A ship is off course 95% of the time it’s at sea.
Then you might ask, how the heck does it ever get to it’s destination? The answer is simple: it constantly makes corrections to get back on track. At first thought you might think that a ship travels from point A to point B via straight line, but that is so far from the case. There are outside forces that push and pull the ship in directions that the captain didn’t intend for it to go. Forces such as wind and currents, not to mention the storms and hurricanes that could knock a ship off course. A smart captain will account for these trials at sea and make sure that once the storm has passed, he is again checking his charts to make sure that he gets back on course. You could picture a ship traveling not in a straight line but in a zig-zag pattern to it’s destination and just like a ship, this is how most of us professionals travel to our destinations, or goals.
Rarely do we ever plot a course for our goals and it’s carried out exactly like we planned. Those of you with little children know that planning on doing something is tough when you have certain variables vying for your attention. But if this principle is understood then we don’t need to beat ourselves up over not being on course 100% of the time. I hold myself to very high standards as I’m sure you do too, and I normal beat myself up when my plans don’t go the way I want, but I quickly realize that’s just me getting off course and I need to understand where I’m at and get back on track.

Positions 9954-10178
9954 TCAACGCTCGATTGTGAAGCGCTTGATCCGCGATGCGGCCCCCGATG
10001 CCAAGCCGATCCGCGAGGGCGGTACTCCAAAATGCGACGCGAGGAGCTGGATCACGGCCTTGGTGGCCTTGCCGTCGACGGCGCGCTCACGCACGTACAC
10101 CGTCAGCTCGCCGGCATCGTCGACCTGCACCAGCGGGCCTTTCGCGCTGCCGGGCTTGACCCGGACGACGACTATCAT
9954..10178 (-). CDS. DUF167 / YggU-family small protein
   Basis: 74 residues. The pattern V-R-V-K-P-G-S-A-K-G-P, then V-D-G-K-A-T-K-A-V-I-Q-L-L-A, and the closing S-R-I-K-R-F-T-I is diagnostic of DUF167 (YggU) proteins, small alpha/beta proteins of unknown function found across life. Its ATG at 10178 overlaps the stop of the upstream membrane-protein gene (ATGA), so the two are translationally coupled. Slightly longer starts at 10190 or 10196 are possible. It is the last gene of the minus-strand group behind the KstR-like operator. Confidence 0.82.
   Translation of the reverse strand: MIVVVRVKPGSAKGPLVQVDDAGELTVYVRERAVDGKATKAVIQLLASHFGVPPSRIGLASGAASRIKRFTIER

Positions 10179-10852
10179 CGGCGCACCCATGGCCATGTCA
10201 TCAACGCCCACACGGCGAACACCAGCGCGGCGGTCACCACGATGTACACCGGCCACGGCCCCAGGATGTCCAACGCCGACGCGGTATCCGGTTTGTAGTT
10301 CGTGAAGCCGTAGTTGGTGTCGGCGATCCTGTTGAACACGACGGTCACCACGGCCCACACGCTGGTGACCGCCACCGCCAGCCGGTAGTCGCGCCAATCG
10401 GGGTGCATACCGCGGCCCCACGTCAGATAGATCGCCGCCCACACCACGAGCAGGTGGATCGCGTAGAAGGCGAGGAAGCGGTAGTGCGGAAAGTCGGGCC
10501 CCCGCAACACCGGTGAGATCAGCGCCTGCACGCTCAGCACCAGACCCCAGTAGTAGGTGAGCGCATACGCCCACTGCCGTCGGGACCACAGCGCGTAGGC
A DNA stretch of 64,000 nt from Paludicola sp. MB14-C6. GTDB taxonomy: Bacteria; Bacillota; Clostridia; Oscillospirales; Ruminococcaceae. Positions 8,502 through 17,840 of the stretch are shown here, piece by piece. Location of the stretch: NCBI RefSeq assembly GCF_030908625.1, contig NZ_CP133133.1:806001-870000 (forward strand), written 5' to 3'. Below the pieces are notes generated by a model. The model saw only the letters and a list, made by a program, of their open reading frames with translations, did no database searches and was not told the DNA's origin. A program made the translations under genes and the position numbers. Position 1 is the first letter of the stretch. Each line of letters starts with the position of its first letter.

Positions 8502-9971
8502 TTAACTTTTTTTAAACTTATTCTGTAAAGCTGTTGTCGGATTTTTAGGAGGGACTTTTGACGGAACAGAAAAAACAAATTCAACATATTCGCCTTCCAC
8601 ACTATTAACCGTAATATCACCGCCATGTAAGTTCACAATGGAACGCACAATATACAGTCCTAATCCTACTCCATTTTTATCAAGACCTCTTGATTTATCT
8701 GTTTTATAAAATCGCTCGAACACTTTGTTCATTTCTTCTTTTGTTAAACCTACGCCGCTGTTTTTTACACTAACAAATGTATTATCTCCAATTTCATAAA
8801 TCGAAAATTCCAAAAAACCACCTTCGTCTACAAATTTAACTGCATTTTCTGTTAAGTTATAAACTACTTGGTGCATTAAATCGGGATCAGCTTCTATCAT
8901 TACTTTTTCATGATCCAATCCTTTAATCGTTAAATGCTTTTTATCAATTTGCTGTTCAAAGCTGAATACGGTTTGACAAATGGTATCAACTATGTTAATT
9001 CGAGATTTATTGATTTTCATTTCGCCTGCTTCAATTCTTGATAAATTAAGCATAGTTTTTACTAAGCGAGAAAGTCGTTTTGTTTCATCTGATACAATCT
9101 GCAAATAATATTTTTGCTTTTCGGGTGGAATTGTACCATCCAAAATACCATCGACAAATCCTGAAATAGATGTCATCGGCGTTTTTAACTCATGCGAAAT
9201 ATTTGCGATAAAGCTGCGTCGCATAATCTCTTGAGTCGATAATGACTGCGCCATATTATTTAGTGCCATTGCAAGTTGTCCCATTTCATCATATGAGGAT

We normally view these zig-zags as negatives as if we are going backwards when actually we are just a little off course and we just need a little bit of adjustments to get back on track. I recently had a “zig” in a project as a series of events prevented me from getting some easy work done. If it wasn’t one thing it was another and it seemed that I couldn’t find the time to get this work done. (I’m sure I’m not the only one who has felt this.) It wasn’t something urgent but it was something that I had planned for and kept getting push back. Just when I was about to get started, something (or someone) would call for my attention and I’d have to get up and tend to that issue. This work wasn’t like a meeting or anything where I would normally block off time but it just so happened that when I decided to work on it, I got interrupted. I wanted my ship to go in one direction and the tide wanted to take me in another. Once I realized this, I was able to get back on course by slicing up the work into smaller tasks, scheduling a chunk of time to get it done and getting this monkey off my back. A small task turned into a huge ordeal just because of the life that was happening around me. The first thing you have to do is realize you are off track, then the rest is up to you on how to get back back.
Here are some things I use when I want to get back on track:
Let me know what you do to get back on track.